Big-ass statue: Tian Tan Buddha

Culture | by James Weir
Posted: February 29th, 2012 | Updated: February 29th, 2012 | Comments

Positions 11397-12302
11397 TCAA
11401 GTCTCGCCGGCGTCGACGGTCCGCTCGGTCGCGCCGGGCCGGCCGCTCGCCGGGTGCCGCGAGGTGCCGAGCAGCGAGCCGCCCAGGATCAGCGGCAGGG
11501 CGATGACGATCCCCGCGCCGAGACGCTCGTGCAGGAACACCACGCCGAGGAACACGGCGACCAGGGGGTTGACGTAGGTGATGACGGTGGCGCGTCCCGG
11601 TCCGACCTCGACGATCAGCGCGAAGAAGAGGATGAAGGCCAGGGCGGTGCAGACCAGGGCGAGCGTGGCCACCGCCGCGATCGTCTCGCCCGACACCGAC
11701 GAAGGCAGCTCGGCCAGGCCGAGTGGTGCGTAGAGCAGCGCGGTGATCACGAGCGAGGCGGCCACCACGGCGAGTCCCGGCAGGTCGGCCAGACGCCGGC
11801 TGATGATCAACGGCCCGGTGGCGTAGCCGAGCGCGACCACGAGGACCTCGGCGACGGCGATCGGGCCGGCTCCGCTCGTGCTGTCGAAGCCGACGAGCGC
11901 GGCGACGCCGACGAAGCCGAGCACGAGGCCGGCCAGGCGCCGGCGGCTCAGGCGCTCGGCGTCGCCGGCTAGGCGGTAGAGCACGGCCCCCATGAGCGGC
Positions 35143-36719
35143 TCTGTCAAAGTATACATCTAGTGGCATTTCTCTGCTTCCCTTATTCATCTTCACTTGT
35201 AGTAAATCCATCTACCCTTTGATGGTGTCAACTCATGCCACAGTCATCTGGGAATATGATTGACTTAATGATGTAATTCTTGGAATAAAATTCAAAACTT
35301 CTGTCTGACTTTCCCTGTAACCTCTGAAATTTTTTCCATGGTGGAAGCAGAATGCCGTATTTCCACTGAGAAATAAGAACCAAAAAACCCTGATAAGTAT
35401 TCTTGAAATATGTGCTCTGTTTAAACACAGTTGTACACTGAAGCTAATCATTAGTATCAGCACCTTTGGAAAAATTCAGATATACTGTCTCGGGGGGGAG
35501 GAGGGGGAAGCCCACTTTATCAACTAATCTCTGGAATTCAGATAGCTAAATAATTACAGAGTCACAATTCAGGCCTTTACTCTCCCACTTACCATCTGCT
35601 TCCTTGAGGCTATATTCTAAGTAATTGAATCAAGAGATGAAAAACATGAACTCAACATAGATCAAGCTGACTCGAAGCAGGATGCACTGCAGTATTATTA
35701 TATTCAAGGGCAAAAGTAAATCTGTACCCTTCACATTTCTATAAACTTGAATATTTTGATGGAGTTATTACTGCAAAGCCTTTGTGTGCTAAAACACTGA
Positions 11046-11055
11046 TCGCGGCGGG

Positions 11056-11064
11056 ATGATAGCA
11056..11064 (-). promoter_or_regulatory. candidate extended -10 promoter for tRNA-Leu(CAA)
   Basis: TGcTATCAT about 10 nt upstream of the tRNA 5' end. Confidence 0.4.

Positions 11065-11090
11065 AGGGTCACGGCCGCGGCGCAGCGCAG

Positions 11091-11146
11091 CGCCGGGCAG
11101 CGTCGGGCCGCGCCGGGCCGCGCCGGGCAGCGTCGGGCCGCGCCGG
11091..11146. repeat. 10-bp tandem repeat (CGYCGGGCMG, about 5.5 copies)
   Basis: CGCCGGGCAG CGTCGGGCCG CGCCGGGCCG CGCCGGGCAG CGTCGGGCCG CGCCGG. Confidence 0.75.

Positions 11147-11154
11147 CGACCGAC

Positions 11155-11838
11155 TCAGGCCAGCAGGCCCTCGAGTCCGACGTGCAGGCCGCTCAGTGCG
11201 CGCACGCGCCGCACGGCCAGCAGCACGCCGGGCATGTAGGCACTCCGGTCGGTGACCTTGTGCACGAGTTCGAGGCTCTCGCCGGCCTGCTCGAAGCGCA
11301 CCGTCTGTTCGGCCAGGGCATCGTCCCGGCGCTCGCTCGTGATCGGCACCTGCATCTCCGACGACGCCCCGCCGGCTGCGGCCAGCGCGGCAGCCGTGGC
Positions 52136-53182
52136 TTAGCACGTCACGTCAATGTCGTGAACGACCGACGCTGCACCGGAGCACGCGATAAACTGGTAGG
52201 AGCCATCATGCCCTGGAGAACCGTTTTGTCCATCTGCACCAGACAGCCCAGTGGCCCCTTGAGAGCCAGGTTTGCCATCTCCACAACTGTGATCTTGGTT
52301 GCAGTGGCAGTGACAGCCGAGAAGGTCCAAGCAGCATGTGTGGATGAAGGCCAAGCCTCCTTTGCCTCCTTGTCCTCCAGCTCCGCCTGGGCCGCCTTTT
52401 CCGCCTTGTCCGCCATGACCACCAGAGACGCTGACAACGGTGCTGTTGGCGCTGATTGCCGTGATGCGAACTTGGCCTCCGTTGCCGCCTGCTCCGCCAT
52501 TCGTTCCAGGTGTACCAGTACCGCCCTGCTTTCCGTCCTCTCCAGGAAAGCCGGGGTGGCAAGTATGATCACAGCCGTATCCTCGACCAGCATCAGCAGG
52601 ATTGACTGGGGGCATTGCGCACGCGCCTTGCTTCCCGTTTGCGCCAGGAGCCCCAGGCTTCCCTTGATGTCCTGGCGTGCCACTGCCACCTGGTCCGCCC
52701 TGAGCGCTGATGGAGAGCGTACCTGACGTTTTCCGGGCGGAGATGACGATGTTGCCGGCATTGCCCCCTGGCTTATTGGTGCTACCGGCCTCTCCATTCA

What to do in Hong Kong In the first installment of big-ass statues, we take a look at Hong Kong's Tian Tan Buddha on Lantau Island. The statue holds the distinction of being the largest Buddha statue that is seated, is outdoors and is made out of bronze. While the specificity of this distinction may seem to trivialize the Buddha, let me assure you of one thing: it is a big-ass statue. Last winter, while I was bumming around China unemployed (and loving every minute of it), I made the requisite trip to Hong Kong to get a new Chinese visa. This kind of excursion has come to represent a sort of rite of passage for Mainland China expats; it seems like every fifth conversation over cocktails and dinner is at least tangentially related to the complexities of working and living in China legally. The visa process itself isn't much of a hassle once you've got all your ducks in a row, so most people use this quick pop-in to the Special Administrative Region of Hong Kong as an excuse to take a little time off and have a quick vacation while the bureaucrats reassess the legalities surrounding your rights to reside or travel in China. I arrived in Hong Kong from Shanghai and knew there was one thing I wanted to see: a big-ass statue. For more on Hong Kong travel, read on after the jump.... I also knew that I was looking for a respite from the concrete and bus fumes of the crowed metropolis of Shanghai, and the surrounding islands seemed like they would provide ample opportunity for some frolicking in nature. Thus, I did what any respectable person would do: I dropped my passport off at the consulate, ate dinner, got drunk and fell asleep with my shoes on. So it goes without saying that I awoke the following morning with increased determination to see the Tian Tan Buddha. Thanks to Hong Kong's sleek, trilingual metro system, it's exceedingly easy to get out to scenic Lantau Island for a day trip. If you want to stay longer, there are some lodging options on Lantau itself, and hiking trails snake all around and over the mountainous island and offer well more than a day's entertainment. There are a number of hotels near the Hong Kong airport (which is built on a reclaimed island just off the coast of Lantau), the Country and Marine Parks Authority maintains nine facilities scattered around the island and you can even bunk up at the Ngong Ping SG Davis Hostel at the Po Lin Monastery. The Ngong Ping Cable Car, which shuttles tourists to the Po Lin Monastery and to the foot of the staircase leading to the massive statue. The cable car to the top is pretty cool. It zips along over the grassy hillsides as the Lantau Trail zigs and zags back and forth many feet below. Some of the cars even have glass bottoms; I was skeptical that this wasn't going to be worth the extra fee, but I was happy to be proven wrong as I giddily took pictures of the ground whizzing by underneath my feet. It almost goes without saying that this big-ass statue was a zoo of tourists. The weather on the day I visited was absolutely breathtaking, and I paid the price for my good fortune. The conglomeration of stalls and shops that surround the monastery were flooded with camera-wielding tourists and all the associated ills: raucous crowds, hellish lines and a general level of stress I don't enjoy experiencing when trying to take in the unfolding landscape before me—but I nonetheless trudged, undeterred, up the impressively-long staircase that leads you to the feet of the worlds largest outdoor, seated and bronze Buddha statue. What to do in Hong Kong Once I got to the top the crowds were less oppressive (I wonder if it had to do with the 200-and-some-odd stairs required to get there?), and I was again glad I came. The 34 m (111 ft) statue is a sight to behold as it towers over you, and the museum that is built within the Buddha is interesting, though not spectacular. But the real treat was the view afforded by the platform upon which the Buddha is built. I slunk away from the milling crowds and took a moment to take in the scenery. I distinctly remember gazing towards what looked like a luxury resort far off to the west, a group of buildings set at the confluence of two undulating ridges and just inland from the sea; I learned later that it was a prison. I have since learned that it is a women's correctional facility. Not my kind of luxury resort. Following my trip back down the cable car, I grabbed a random bus that took me to the northwestern side of the island. I had a fantastic time watching the scenery go by as the bus wound around the twisting mountain roads. I was surprised to find that Lantau is sparsely populated, especially in comparison to Hong Kong Island and Kowloon, and with the exception of the smattering of high-rise apartment buildings that flank the Tung Chung Metro Station, I don't think I saw another building over three stories high. Much of the island is completely uninhabited, and the fishing villages at the water's edge are quaint and a refreshing change from the high-density living found in the rest of Hong Kong. I found that a day on Lantau Island was exactly what I needed, and when I picked up my passport from the consulate the next day and packed my bag before heading back to Shanghai, I decided that I'd have to come back again and stay longer—always a good way to end a vacation.  
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